What it may take to engage pension funds to finance the SDGs

A scene from the launch of the Danish SDG Investment Fund in UN City, Copenhagen. Photo by: IFU

PARIS — With the push to mobilize more capital to address the Sustainable Development Goals, the development community has increasingly discussed the need to engage pension funds, and while it is already experimenting with how to do that, there’s still a long way to go.

“There are a lot of NGOs and development agencies that are able to channel funding into deserving sectors. The question is: What kind of finance are you using to do that?”

— Admassu Tadesse, president and chief executive, Trade and Development Bank

The discourse around engaging institutional investors isn’t particularly new, but the difference now is that pension funds are evolving, said Admassu Tadesse, president and chief executive of the Trade and Development Bank, a regional development bank in Africa.

Pension funds are focused on their fiduciary responsibility, earning a strong rate of return, and avoiding risk, so development institutions must understand those factors and build models or investment products that fit the criteria they require, he said.

“We went back to the drawing board and reflected on our institutional model and basically started to reverse engineer to say, ‘What would a thoughtful institutional investor want to see in a DFI that would give them comfort and make the value proposition credible?’” Tadesse said.

TDB has several African pension funds as shareholders, but attracting that risk-averse capital isn’t easy, and institutions have to find a certain “holy grail” between development impact and risk-adjusted returns, he said.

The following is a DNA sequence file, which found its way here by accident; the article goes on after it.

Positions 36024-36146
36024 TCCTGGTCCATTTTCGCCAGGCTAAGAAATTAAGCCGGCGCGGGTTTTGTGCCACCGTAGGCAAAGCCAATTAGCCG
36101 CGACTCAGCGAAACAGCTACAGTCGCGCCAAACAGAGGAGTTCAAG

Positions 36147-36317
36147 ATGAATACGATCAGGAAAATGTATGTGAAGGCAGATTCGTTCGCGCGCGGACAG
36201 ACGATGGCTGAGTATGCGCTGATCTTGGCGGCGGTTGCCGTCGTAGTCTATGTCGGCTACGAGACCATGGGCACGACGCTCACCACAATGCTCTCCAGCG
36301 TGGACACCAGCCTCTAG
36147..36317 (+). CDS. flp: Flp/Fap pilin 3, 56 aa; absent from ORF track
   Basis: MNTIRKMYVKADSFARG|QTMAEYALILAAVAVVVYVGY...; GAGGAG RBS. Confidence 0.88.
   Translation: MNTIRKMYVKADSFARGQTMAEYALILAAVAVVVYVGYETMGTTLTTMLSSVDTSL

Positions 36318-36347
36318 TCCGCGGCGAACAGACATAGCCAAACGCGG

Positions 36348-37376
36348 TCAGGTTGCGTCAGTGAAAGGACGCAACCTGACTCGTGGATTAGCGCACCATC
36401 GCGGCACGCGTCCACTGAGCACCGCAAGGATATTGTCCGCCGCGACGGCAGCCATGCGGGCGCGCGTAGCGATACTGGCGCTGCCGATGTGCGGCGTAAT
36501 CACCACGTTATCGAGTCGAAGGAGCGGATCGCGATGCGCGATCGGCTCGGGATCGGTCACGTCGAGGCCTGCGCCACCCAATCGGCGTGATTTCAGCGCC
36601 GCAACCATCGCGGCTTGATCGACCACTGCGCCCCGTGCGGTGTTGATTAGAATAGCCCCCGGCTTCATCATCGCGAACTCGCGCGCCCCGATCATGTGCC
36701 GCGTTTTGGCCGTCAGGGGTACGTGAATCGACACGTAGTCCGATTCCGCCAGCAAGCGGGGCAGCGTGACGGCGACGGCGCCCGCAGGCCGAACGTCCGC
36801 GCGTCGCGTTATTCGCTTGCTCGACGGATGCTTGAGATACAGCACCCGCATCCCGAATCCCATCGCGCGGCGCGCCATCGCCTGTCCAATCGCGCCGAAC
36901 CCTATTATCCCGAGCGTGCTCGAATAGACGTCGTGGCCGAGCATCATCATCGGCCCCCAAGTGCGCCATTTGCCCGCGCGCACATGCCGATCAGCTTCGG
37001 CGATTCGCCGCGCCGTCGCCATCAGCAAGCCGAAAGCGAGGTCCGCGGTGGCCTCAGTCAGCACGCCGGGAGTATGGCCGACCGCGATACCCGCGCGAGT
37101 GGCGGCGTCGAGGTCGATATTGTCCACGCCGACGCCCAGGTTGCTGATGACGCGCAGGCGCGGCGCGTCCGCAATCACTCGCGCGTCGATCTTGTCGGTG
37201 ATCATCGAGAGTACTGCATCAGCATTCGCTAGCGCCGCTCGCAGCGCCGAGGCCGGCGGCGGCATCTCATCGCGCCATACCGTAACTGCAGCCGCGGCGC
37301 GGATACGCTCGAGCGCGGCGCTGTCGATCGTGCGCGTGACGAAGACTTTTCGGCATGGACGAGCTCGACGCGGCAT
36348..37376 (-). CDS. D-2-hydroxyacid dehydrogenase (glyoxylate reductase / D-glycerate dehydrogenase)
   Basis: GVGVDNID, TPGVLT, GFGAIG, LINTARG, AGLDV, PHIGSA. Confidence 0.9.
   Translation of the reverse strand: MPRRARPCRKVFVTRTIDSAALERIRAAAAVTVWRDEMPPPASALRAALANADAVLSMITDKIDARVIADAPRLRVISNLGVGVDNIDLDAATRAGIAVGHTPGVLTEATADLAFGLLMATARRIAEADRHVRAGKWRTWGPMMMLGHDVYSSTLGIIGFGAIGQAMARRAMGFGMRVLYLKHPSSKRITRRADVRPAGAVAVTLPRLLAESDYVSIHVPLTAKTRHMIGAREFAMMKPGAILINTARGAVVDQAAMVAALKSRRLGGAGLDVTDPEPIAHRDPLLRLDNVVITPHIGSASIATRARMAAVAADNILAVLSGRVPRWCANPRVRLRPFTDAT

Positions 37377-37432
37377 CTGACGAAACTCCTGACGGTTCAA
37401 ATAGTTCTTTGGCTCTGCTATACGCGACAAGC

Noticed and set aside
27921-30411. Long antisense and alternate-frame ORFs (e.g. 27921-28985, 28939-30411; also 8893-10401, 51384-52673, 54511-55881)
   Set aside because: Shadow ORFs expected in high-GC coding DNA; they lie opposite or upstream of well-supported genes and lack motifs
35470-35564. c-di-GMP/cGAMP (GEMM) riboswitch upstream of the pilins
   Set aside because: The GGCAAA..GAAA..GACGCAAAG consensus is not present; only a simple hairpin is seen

“There are a lot of NGOs and development agencies that are able to channel funding into deserving sectors. The question is: What kind of finance are you using to do that? If you're using institutional capital, you better make sure that you are hard-nosed enough to run a professional shop where you can achieve those risk-adjusted returns alongside the development impact,” Tadesse said.

The issue of risk and helping to address or mitigate risk for pension funds was raised several times in discussions at the recent Private Finance for Sustainable Development Conference at the Organization for Economic Co-operation and Development.

One model that is mobilizing pension funds to invest in the SDGs is the Danish SDG Investment Fund, a partnership in Denmark. It was founded in 2018 by a group of six Danish pension funds and Denmark’s DFI, the Investment Fund for Developing Countries, also known as IFU. The six pension funds and the government committed about 4.1 billion kroner ($600 million) to the fund to help meet the SDGs and promote Danish technology and know-how.